|The first excerpt represents the past or something you must release, and is drawn from Jude the Obscure by Thomas Hardy:
it cracked under his weight; but this did not deter him.
He ploughed his way inward to the centre, the ice making sharp
noises as he went. When just about the middle he looked
around him and gave a jump. The cracking repeated itself;
but he did not go down. He jumped again, but the cracking
had ceased. Jude went back to the edge, and stepped upon
It was curious, he thought. What was he reserved for?
He supposed he was not a sufficiently dignified person for suicide.
Peaceful death abhorred him as a subject, and would not
Jude the Obscure
|The second excerpt represents the present or the deciding factor of the moment, and is drawn from Rivers to the Sea by Sara Teasdale:
That you have never seen, oh evening-eyed.
Yet have you never wondered what the Nile
Is seeking always, restless and wild with spring
And no less in the winter, seeking still?
How shall I tell you? Can you think of fields
Greater than Gods could till, more blue than night
Sown over with the stars; and delicate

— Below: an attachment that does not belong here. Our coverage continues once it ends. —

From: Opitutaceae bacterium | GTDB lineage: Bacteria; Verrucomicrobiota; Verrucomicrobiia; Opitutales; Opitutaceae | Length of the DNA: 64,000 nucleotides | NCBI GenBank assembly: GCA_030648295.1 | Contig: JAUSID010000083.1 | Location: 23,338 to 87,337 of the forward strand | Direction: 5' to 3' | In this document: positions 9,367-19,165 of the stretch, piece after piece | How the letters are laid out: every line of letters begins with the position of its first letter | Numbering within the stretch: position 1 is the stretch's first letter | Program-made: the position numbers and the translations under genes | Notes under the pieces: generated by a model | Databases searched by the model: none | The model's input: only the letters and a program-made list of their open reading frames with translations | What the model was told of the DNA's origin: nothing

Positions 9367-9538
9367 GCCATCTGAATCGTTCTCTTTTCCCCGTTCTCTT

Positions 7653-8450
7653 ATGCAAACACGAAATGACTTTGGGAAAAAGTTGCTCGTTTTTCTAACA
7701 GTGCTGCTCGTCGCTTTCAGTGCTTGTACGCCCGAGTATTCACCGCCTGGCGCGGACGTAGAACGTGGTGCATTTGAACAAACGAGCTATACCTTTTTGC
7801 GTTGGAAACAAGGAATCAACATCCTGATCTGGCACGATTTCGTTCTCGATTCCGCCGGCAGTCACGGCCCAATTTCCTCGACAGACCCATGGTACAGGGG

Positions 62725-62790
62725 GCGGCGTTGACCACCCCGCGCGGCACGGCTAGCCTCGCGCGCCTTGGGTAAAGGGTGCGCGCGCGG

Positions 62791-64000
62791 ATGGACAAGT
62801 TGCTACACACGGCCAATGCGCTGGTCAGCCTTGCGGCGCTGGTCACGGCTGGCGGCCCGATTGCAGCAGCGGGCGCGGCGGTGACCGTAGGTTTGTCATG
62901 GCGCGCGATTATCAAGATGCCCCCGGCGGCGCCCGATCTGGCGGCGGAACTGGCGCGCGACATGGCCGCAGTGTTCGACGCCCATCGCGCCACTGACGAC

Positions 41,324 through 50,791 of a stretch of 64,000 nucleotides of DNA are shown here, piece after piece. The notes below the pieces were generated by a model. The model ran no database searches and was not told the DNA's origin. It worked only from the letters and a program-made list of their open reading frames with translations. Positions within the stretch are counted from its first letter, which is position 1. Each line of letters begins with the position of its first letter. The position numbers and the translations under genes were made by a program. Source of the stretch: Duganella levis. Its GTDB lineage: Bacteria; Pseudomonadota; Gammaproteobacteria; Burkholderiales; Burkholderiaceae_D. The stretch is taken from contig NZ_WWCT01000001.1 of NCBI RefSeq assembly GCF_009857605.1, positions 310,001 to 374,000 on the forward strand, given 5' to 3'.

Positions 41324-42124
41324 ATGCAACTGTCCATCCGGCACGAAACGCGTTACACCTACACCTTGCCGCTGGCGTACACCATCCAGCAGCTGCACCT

With filmy nets of foam that come and go?
It is more cruel and more compassionate
Than harried earth. It takes with unconcern
And quick forgetting, rapture of the rain
|The third excerpt represents the future or something you must embrace, and is drawn from Tom Sawyer, Detective by Mark Twain:
and this time I jumped up and shut down the proceedings,
because I KNOWED Jubiter Dunlap was a-setting here before me.
I knowed him by a thing which I seen him do--and I
remembered it. I'd seen him do it when I was here a
He stopped then, and studied a minute--laying for an
"effect"--I knowed it perfectly well. Then he turned
off like he was going to leave the platform, and says,
kind of lazy and indifferent:
"Well, I believe that is all."
Why, you never heard such a howl!--and it come from